Kentucky resident Danny Hafley wants you to know the mannequin he put in his front yard of President Obama eating a watermelon is totally not racist.
"The way I look at it, it's freedom of speech," said Hafley of Casey County, Kentucky, who added he included the watermelon not to play on any racial stereotypes, but because the mannequin "might get hungry standing out there."
This is far from the first time the President has been depicted by critics with a watermelon or other racial imagery. Back in 2009, Dean Grose, the mayor of Los Alamitos, California resigned following an email he sent that showed the White House lawn filled with watermelons alongside the text, "No Easter egg hunt this year." Like Hafley, Grose said there was no racial motif behind the card.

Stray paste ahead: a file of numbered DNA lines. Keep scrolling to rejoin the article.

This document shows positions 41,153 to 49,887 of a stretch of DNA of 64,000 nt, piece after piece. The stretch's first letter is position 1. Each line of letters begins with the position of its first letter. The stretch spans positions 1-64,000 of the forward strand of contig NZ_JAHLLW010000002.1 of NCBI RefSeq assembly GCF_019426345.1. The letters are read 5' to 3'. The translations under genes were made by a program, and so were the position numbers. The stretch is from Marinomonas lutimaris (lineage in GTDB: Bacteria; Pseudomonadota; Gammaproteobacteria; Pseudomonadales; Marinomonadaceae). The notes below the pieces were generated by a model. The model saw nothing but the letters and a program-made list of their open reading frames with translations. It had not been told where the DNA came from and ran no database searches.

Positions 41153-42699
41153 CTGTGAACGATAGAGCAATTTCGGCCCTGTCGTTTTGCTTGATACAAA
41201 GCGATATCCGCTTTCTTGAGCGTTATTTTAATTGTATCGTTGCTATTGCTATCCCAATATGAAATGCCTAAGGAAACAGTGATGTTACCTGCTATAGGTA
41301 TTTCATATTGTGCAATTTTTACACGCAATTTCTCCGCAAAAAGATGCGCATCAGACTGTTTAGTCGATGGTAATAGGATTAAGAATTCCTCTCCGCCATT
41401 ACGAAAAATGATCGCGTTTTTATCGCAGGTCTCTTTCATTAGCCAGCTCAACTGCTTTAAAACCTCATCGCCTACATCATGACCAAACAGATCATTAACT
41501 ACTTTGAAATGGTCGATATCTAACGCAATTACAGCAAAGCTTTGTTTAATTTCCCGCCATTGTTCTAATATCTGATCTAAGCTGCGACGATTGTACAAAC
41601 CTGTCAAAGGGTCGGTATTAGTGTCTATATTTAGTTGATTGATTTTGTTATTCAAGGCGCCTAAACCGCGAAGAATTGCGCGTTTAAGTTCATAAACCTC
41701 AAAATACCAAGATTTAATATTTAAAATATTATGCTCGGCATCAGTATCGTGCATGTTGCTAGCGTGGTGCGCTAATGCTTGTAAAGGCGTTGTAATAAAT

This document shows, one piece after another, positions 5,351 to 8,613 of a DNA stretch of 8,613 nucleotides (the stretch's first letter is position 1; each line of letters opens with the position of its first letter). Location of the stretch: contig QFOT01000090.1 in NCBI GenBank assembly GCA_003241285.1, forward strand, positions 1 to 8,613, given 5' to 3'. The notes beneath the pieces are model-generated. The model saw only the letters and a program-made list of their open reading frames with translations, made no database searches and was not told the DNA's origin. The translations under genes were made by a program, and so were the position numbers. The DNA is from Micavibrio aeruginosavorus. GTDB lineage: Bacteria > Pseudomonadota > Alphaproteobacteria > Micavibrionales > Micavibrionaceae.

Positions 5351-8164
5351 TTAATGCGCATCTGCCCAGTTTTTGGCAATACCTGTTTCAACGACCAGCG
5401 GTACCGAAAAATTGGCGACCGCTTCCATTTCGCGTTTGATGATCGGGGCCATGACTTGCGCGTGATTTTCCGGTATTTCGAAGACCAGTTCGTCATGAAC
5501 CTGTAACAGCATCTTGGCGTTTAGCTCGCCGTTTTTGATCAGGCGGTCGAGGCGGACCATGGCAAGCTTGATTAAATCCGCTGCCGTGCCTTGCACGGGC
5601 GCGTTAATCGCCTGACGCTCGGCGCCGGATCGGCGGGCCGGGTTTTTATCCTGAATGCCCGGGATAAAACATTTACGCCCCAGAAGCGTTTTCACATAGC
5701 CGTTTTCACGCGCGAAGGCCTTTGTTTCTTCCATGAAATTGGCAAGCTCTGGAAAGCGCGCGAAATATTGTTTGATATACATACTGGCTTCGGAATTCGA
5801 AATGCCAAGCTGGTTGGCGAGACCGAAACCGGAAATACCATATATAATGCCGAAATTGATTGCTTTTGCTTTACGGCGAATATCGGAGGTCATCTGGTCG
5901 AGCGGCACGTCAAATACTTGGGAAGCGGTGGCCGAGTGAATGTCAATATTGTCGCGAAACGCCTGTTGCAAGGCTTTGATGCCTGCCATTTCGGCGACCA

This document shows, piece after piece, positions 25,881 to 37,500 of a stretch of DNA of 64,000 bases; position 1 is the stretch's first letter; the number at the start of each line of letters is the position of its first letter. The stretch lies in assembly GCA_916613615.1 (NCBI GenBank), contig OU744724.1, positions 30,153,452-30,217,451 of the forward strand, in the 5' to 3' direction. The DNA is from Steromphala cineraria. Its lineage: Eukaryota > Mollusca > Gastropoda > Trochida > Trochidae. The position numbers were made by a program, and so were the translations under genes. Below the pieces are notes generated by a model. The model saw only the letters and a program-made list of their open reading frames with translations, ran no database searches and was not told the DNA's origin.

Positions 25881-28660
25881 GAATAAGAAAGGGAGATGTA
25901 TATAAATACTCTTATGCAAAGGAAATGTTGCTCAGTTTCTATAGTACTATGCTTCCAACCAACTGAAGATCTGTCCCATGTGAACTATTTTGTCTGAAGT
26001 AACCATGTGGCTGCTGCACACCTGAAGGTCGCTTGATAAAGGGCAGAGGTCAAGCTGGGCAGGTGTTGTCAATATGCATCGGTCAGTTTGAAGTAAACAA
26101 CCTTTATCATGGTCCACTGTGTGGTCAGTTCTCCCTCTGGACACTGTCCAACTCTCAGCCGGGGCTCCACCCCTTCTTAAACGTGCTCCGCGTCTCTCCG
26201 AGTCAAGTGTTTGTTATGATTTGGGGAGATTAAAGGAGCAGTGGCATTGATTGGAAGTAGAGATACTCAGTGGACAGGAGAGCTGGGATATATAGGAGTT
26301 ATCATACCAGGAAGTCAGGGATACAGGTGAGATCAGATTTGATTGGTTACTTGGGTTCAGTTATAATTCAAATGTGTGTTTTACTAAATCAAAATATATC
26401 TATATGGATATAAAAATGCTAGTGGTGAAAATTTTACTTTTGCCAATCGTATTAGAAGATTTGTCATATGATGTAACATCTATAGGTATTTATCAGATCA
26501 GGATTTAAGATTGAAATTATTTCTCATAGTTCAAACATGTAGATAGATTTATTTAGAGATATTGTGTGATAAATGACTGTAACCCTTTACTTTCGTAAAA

Earlier this year, a Santa Clara, California resident placed a chair with two watermelons in their front yard, along with a noose and a sign set up to look like a teleprompter that read, "Go back to Kenya."
During the 2008 election, the New York Times quoted one white worker in the South as saying, “He’s going to tear up the rose bushes and plant a watermelon patch. I just don’t think we’ll ever have a black president.”